How do you remember all that patterns, then? Babul smiled and continued with his work. Jamdani weaving has a reputation of being an instinctive job, in the sense that the weavers 'just know' how to make the required designs, without preliminary sketches or elaborate preparations beforehand.
And there are many patterns and designs to learn. They are inspired from the weavers' surroundings: 'moyur' (peacock), 'golap' (rose), 'motordana' (peas), 'paan' (betel leaf) and so on. The local influence is evident.
The answer lies in the experience. “I started out at an early age. After many years, I am now a master weaver,” Babul informed, and then looked at his apprentice. “He would be a master by six or eight years.”
But would he continue in this profession?
Samad Chowdhury entered the factory during his lunch-break to meet his old companions. “I used to be a weaver,” he informed. But the income was not sufficient to feed my family. I therefore switched to working for a mill in this area.”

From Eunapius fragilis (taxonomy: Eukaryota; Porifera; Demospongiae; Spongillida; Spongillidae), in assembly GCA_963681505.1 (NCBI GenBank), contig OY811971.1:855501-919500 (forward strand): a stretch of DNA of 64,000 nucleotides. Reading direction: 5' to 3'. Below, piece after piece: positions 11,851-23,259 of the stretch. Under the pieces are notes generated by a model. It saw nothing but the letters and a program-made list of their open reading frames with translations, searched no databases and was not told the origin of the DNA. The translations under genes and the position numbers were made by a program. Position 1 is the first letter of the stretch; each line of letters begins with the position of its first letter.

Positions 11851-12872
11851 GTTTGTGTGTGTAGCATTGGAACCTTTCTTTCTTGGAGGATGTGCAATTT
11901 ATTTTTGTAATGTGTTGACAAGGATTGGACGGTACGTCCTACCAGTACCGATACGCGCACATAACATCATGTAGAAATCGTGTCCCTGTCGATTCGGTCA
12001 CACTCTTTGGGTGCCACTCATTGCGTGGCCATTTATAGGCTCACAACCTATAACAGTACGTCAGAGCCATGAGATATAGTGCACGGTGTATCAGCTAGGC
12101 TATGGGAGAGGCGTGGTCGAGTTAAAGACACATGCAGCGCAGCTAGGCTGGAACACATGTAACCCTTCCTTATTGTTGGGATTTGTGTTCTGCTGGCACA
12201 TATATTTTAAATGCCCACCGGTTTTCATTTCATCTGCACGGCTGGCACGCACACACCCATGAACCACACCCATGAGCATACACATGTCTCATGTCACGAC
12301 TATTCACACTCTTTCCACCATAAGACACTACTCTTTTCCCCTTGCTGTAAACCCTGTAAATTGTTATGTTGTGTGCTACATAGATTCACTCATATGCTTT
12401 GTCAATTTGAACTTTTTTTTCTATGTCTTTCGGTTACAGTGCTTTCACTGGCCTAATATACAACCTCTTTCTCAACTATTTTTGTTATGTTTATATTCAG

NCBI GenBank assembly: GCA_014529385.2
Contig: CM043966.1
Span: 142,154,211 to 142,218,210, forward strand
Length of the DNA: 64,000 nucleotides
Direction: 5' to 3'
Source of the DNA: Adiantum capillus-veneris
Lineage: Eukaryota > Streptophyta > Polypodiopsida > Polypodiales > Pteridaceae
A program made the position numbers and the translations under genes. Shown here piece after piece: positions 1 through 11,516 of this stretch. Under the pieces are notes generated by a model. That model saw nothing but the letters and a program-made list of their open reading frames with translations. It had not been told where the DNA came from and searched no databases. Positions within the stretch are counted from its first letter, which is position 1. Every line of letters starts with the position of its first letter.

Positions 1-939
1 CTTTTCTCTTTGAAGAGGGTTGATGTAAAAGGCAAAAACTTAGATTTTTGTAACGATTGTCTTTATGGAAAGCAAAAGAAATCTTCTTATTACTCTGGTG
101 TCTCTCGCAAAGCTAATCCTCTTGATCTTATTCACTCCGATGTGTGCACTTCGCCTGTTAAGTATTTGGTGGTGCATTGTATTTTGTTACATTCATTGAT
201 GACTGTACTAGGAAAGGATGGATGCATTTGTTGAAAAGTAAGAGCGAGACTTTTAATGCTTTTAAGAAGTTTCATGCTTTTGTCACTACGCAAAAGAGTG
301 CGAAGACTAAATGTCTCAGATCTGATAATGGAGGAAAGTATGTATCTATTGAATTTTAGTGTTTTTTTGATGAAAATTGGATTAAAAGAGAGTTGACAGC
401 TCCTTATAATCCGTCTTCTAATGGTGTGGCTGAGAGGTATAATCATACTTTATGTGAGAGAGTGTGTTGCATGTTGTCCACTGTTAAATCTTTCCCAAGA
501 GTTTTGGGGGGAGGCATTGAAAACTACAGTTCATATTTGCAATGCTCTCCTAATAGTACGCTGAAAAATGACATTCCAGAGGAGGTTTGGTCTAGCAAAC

Babul continued, “Outsiders, be it customers, foreigners or even many people from the media, portray us as all happy and merry. But this is not the case. After the hard work weavers put, we don't get paid enough,” a weary-eyed anxious weaver complained.
It was already evening, and Babul's worries and financial struggles had made our hearts heavy. At last we bid farewell and set for a boat ride.
Shitalakkhya River is nearby. And along the line, there are several small eateries for you to try some delicious, local snacks: piyaju, shingara, dal puri, alupuri and so on. Meanwhile, an orange sun, nearing the horizon, was about to retire. For your trip, cruising in the river is a must: a retreat indeed.